When the farm erected an electric fence around the property, the woodland hideaway became much more popular. Koon gazes skyward, rolls his eyes in frustrated acceptance, and says, ”What can you do? Anger won’t stop them. You have to live with it.”
While the natural look of a woodland garden might suggest a less intense need for maintenance, Koon says the opposite is true. “Over the years, trees come down, branches fall off, and suddenly shade gardens have become sun gardens,” he says. “I spend a lot of time moving things around to find the best spots for growing. I’ve transplanted some specimens two or three times. I also try to space out and extend the blooming periods with lots of perennials.”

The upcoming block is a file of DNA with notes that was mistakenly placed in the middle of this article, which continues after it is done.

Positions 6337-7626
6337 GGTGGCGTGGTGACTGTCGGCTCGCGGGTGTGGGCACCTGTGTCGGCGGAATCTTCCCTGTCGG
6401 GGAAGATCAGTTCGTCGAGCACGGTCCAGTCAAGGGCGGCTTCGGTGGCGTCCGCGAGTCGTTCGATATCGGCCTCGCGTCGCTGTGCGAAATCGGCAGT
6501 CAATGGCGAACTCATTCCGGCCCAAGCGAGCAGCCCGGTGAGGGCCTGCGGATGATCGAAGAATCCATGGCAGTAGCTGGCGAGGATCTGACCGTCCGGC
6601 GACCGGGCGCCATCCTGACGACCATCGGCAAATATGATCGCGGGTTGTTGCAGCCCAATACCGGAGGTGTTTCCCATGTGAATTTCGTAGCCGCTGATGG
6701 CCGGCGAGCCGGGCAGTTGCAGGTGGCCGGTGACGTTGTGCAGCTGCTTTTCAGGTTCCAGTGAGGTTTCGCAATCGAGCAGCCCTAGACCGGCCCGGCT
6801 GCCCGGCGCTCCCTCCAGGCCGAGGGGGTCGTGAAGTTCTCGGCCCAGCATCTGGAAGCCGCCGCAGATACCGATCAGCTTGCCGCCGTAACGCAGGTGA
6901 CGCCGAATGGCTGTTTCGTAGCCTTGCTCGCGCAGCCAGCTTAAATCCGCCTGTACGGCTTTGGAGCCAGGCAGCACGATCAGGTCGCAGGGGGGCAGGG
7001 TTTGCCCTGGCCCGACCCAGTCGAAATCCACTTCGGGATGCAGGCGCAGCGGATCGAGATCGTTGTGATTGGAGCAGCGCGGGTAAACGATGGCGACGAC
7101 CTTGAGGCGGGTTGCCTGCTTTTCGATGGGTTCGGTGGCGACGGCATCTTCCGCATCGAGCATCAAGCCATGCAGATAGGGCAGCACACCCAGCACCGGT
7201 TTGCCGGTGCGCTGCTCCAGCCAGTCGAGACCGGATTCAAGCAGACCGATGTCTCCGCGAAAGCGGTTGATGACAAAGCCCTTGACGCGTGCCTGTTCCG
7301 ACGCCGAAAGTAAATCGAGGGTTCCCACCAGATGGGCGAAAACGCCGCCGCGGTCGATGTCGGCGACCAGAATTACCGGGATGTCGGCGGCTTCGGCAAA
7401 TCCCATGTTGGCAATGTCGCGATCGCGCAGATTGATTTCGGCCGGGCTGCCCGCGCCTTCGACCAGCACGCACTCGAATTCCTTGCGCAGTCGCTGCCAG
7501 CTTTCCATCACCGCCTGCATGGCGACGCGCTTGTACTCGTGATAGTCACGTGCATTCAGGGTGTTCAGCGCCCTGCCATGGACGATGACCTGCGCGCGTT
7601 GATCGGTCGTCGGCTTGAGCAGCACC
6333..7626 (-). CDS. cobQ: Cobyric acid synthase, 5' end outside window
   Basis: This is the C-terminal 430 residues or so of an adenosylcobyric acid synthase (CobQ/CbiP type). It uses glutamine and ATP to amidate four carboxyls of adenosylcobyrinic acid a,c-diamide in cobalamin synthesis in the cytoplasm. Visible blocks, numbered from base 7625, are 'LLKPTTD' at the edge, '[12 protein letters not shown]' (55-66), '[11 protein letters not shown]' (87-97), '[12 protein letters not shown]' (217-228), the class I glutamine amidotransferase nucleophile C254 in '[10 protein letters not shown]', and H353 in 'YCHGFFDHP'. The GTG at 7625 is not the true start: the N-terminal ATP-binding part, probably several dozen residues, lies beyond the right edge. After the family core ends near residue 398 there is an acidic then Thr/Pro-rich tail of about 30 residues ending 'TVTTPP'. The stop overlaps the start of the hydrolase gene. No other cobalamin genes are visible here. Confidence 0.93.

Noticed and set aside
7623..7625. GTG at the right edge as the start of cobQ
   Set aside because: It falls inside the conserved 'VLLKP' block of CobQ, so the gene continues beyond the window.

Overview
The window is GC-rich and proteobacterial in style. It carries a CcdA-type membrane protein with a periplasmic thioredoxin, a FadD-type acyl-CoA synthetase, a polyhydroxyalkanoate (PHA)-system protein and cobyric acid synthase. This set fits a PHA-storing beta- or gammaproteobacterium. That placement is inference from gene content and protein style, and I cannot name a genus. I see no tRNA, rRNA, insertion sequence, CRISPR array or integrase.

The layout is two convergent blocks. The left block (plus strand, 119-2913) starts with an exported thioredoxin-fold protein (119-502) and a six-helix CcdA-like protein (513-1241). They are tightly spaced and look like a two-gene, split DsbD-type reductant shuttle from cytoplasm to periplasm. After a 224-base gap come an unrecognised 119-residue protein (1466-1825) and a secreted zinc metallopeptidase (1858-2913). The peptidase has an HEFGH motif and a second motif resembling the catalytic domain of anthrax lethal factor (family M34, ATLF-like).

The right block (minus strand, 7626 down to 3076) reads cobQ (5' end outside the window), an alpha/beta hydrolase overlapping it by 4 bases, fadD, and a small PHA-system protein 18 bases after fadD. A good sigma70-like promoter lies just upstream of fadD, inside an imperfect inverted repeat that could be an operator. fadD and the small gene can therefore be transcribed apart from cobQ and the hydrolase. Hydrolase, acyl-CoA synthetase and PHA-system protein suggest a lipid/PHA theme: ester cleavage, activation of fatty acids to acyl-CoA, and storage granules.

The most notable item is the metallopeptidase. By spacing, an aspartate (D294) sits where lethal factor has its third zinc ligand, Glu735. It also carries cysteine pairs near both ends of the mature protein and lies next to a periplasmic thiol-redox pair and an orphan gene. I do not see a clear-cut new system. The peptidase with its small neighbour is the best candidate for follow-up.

This garden that began as a path is well known amongst Nantucketers and its fame has spread far beyond the island. It has been photographed for the Smithsonian Institution’s archives as an exemplary woodland garden. With this kind of fame, it is not unusual for people to drop off plants they think Koon might like to add to his woodland. “I have to be very diplomatic,” he says.
Koon’s labor of love begins in the early spring and extends through the summer into fall. He is up by 5:30 every morning to inspect the garden and hand-water before heading off to the hair salon.
“By mid August, I’ve had it with the garden,” says Koon. “I generally give up and enjoy it for what it has become that year. It changes every time I look at it. But it is always a thing of beauty.“